Valsalva maneuver

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Val·sal·va maneuver

 (văl-săl′və, väl-säl′vä)
1. Expiratory effort when the mouth is closed and the nostrils are pinched shut, which forces air into the eustachian tubes and increases pressure on the inside of the eardrum.
2. Expiratory effort against a closed glottis, which increases pressure within the thoracic cavity, causing decreased venous return of blood to the heart and a transient drop in blood pressure.

[After Antonio Maria Valsalva (1666-1723), Italian anatomist.]

Val•sal′va maneu`ver

(vælˈsæl və)
an attempt to expel air against a closed glottis or closed lips and nostrils, used for adjusting pressure in the middle ear.
[after Antonio M. Valsalva (1666–1723), Italian anatomist who devised it]
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References in periodicals archive ?
Effects of a brief Valsalva manoeuvre on hemodynamic response to strength exercises.
In this test, subject was made to perform valsalva manoeuvre in sitting posture for 15 s by blowing against closed glottis through a mouthpiece attached to manometer and maintained an expiratory pressure of 40 mm of Hg for 15 s.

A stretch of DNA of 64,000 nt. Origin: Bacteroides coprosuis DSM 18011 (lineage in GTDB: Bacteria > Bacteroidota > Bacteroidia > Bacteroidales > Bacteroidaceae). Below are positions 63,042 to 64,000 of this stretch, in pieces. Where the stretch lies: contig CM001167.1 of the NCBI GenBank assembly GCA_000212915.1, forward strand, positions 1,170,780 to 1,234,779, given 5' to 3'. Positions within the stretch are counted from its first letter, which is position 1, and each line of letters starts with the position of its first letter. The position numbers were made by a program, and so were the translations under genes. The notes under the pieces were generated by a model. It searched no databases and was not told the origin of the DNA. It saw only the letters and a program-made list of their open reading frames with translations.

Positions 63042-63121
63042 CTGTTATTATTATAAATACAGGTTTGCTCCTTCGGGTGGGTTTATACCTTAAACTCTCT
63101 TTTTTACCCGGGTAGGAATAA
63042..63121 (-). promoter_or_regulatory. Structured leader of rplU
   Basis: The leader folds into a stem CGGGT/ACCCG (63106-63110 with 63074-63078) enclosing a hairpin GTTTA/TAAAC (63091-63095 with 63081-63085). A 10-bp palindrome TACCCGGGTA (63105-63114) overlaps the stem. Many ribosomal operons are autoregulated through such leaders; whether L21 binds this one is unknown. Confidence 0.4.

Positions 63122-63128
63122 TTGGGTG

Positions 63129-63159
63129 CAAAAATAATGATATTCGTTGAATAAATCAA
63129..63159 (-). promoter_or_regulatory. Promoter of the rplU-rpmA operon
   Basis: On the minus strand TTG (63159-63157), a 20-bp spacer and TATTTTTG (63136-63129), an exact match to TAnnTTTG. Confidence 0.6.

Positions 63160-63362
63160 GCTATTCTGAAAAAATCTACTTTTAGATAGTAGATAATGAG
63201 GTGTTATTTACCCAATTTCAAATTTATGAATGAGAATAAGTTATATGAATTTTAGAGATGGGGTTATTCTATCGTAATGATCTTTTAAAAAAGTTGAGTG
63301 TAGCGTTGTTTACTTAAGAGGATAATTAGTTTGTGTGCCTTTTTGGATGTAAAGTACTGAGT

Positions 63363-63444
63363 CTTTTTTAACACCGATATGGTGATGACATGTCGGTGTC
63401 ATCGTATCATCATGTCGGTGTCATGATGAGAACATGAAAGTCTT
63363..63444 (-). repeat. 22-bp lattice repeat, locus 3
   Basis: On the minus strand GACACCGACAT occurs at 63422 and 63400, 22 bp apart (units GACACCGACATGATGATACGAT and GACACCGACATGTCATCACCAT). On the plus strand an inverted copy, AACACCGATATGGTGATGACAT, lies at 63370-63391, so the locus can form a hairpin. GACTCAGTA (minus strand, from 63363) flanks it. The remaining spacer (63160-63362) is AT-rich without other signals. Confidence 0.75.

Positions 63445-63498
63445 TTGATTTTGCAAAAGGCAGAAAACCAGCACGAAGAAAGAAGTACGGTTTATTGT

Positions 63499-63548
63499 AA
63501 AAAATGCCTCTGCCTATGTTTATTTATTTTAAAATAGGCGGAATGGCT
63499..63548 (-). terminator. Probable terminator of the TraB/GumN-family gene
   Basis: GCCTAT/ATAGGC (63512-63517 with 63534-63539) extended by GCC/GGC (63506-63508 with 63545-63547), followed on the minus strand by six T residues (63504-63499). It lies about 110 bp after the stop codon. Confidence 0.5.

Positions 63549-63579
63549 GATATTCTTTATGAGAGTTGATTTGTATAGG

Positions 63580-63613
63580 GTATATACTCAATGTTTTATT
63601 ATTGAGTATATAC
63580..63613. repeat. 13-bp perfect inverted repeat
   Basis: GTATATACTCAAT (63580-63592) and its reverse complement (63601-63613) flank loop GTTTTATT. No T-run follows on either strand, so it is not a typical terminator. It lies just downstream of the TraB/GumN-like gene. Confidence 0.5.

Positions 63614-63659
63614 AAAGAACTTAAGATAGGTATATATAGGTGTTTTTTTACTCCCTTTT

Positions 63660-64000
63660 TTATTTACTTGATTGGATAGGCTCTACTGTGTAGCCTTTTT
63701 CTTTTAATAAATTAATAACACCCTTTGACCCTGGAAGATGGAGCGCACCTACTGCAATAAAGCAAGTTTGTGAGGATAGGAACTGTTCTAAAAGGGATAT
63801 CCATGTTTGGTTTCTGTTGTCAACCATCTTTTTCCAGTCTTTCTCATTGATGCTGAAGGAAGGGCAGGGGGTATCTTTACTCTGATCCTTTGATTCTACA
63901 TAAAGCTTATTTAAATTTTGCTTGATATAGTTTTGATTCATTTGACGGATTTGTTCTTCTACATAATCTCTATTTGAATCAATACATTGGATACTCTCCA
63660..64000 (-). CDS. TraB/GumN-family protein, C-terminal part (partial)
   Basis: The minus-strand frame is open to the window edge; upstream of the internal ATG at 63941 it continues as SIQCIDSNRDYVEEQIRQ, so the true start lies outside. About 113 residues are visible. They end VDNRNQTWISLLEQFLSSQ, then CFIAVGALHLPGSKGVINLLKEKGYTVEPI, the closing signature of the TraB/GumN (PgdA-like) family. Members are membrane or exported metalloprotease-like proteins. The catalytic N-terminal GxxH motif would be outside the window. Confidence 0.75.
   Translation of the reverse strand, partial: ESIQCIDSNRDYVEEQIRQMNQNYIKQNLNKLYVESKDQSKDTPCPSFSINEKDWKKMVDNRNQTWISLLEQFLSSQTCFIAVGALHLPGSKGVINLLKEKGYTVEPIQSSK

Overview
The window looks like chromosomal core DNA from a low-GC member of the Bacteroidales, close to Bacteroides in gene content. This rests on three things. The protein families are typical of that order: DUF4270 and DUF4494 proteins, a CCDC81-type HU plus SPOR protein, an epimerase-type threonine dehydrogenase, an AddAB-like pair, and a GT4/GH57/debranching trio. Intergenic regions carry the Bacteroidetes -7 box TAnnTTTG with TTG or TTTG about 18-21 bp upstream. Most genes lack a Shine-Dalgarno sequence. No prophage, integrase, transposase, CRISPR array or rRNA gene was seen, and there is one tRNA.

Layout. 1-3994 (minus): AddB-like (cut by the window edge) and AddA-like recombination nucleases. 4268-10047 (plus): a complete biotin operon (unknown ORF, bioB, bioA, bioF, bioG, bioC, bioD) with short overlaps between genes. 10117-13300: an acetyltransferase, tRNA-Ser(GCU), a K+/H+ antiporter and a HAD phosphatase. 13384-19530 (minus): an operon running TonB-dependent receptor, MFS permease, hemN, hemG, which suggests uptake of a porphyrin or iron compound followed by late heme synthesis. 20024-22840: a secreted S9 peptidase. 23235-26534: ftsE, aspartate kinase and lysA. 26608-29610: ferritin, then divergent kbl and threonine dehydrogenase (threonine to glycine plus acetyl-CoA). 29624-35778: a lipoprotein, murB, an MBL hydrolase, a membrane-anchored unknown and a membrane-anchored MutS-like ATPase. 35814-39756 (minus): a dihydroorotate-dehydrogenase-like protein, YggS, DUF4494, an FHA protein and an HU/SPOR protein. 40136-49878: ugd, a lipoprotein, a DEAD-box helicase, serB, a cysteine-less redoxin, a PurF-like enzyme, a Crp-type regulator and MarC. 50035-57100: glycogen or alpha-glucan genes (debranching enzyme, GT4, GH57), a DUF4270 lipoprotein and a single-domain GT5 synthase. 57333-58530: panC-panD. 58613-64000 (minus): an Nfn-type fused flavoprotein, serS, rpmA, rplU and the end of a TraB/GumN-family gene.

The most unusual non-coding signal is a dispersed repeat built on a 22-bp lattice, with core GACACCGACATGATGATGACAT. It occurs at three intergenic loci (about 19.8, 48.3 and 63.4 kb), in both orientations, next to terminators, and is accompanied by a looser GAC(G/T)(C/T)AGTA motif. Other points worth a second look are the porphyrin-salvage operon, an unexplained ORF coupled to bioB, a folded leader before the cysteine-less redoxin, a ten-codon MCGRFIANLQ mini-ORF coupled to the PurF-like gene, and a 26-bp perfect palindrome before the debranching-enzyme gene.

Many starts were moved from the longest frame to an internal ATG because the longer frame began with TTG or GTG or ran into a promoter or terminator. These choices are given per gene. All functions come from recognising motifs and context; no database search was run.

The palpitations were still happening and I was now becoming increasingly anxious, as my usual tricks of gulping down copious amounts of water and trying a covert Valsalva manoeuvre had failed to stop the irregular beats.
headache precipitated by physical exertion or Valsalva manoeuvre (such as coughing, laughing and straining)
Postural modification to the standard Valsalva manoeuvre for emergency treatment of supraventricular tachycardias (REVERT): a randomised controlled trial.
Transthoracic echocardiography using second harmonic imaging with Valsalva manoeuvre for the detection of right to left shunts.
The lesions became prominent with Valsalva manoeuvre and erect position.
Finally, during the Valsalva manoeuvre, 1 mL of air was injected, followed by 3 mL of 3% ethoxysclerol (air-block technique).
Autonomic cardiovascular tests like the heart rate response to Valsalva manoeuvre, deep breathing and standing and the blood pressure response to standing are also used to study autonomic function in OSA.
There was mild increase in the size of the swelling during Valsalva manoeuvre and during laughing.
Soares, "Impaired autonomic control of heart interval changes to Valsalva manoeuvre in Chagas' disease without overt manifestation.
Most cases were related to activities that resulted in a prolonged Valsalva manoeuvre such as coughing, strenuous sport, or the use of inhaled drugs such as cocaine and marijuana (10%).